- What are the signs and symptoms of imposter syndrome?
- How do we deal with unrealistic expectations and feelings of self-doubt?
- Learn what to look out for and how to break the cycle!
“I don’t belong here”
In 2009 Taylor Swift entered the stage at the MTV Video Music Awards (VMA) to accept her award for Best Female Video. A few moments into her acceptance speech, Kanye West famously interrupted her, stating that the award should have gone to Beyoncé.
A seemingly choked and confused Taylor Swift stopped her speech, as the crowd started booing Kanye. In the 2020 Taylor Swift Netflix documentary, Miss Americana, Swift describes the feeling that she did not belong on that stage.
This stands in contrast to the fact that the previous year her album sold 7 million copies worldwide, and her 2009 album Fearless was the bestselling album in the US that year and sold about 12 million copies worldwide.
Clearly, she, if anyone, belonged on that stage.
DEFINING IMPOSTER SYNDROME
What is it that makes a platinum-selling artist doubt their right to success? It could be a case of imposter syndrome. The imposter syndrome (sometimes referred to as imposter phenomenon, or imposter feelings) was first described in 1978, by psychologists Pauline Rose Clance and Suzanne A. Imes in the article The Imposter Phenomenon in High Achieving Women.
In their study, they talked to over 170 women in the academic world, all with one thing in common – that despite their success, degrees, and professional recognition, they did not feel successful. They felt like frauds.
People who experience this are unable to accept their success and often explain their success with factors outside of their control, like luck, instead of actual ability. As a consequence of this, they expect to be exposed as frauds, or imposters, at any time.
KEY CHARACTERISTICS OF IMPOSTER SYNDROME
Imposter syndrome is not yet a clinical diagnosis and does not appear in the main diagnostic manuals like DSM-5 or ICD-10. According to research (Leary et al., 2000, p. 747), however, imposter syndrome has certain specific key characteristics:
- The feeling of being a fraud: The person feels like they are faking their abilities, or that other people are wrongly assuming they have the right abilities for the task at hand.
- Fear of being exposed: The person expects others to find out about the “fraud” at any time, and that they will be exposed as a fraud.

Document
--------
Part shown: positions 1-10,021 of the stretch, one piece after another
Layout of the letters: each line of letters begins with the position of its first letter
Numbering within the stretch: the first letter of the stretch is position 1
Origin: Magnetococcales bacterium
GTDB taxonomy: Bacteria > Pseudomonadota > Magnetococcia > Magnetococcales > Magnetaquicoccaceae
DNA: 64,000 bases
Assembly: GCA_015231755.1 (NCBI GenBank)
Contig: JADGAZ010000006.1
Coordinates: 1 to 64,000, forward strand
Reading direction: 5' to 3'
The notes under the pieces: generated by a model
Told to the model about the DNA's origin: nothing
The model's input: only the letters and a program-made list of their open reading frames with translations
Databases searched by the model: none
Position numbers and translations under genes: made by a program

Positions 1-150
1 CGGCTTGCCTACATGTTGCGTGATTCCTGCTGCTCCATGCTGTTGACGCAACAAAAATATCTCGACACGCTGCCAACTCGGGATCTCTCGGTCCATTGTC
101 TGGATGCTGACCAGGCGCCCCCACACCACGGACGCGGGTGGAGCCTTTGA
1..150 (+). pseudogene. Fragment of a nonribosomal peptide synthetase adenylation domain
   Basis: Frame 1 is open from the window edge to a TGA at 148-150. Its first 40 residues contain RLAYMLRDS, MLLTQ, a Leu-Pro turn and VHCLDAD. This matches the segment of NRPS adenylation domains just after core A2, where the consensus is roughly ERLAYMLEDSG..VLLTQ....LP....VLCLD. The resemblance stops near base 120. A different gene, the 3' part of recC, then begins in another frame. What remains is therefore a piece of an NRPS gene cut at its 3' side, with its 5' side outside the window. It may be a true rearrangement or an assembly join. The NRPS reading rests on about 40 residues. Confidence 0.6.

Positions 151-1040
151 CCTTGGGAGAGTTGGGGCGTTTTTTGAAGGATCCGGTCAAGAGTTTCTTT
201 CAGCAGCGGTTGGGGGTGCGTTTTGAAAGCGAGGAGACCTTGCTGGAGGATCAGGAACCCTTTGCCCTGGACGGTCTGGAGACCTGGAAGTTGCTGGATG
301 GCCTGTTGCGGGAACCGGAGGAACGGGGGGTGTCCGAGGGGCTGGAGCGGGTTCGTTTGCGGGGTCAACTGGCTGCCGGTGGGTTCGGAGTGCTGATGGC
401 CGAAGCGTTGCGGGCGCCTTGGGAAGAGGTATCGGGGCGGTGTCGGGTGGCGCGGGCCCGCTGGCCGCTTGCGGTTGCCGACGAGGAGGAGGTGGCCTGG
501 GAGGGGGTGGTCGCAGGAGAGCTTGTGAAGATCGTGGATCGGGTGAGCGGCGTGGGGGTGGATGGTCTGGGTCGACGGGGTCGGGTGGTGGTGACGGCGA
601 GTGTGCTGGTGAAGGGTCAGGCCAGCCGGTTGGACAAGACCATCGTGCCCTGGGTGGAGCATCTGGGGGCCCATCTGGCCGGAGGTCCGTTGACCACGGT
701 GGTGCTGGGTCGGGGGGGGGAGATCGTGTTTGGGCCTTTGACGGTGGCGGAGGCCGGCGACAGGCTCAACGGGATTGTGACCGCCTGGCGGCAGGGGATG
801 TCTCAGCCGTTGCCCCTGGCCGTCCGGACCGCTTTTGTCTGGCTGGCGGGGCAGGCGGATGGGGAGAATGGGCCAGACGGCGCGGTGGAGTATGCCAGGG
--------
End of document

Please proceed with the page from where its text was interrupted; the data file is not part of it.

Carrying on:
- Trouble owning up to success: Any success is discredited or attributed to external factors as luck, instead of being attributed to personal qualities and behaviors.
STUCK IN THE IMPOSTER CYCLE
Clance (1985) outlined the dynamics at work in the imposter phenomenon with the Imposter Cycle. The model describes how the perception of oneself as an imposter is maintained, even in the face of great success.
Here’s how Clance’s Imposter Cycle works:
- The person gets assigned, or starts, a new task or project.
- Symptoms of anxiety emerge.
- The anxiety is managed by over-preparation or procrastination (avoidance) followed by intense preparation.
- Upon completion, there is a feeling of relief.
- Positive feedback is disregarded since success is not seen as a reflection of ability. It was rather related to luck or hard work, and if you needed to work that hard you can’t be that competent in the first place.
- The feeling of being imposter increases, as does anxiety and possible depressive symptoms.
And the cycle continues…
In a recent systematic review, which included over 60 studies with a total of over 14 000 participants, one conclusion was that imposter syndrome could impair job performance. Imposter syndrome was also linked to depression, anxiety, burnout, and job dissatisfaction (Bravata et al., 2019, p. 1262).
So, the problem with imposter syndrome is the anxiety, depression, and psychological discomfort it creates. It also makes it hard to properly enjoy any successes you have. It may also lead to you not taking on any new projects, so you don’t have to experience any discomfort, or even worse, be exposed as a “fraud”.
COPING WITH IMPOSTER SYNDROME
So now that we know more about imposter syndrome, and what makes it prevail even in the face of great success, what can we do about it?
The authors conclude that to date there are no specified treatments for imposter syndrome. But since there is a strong link to anxiety and depression, it’s important to identify individuals in need of treatment for those specific diagnoses (Bravata et al., 2019, p. 1262).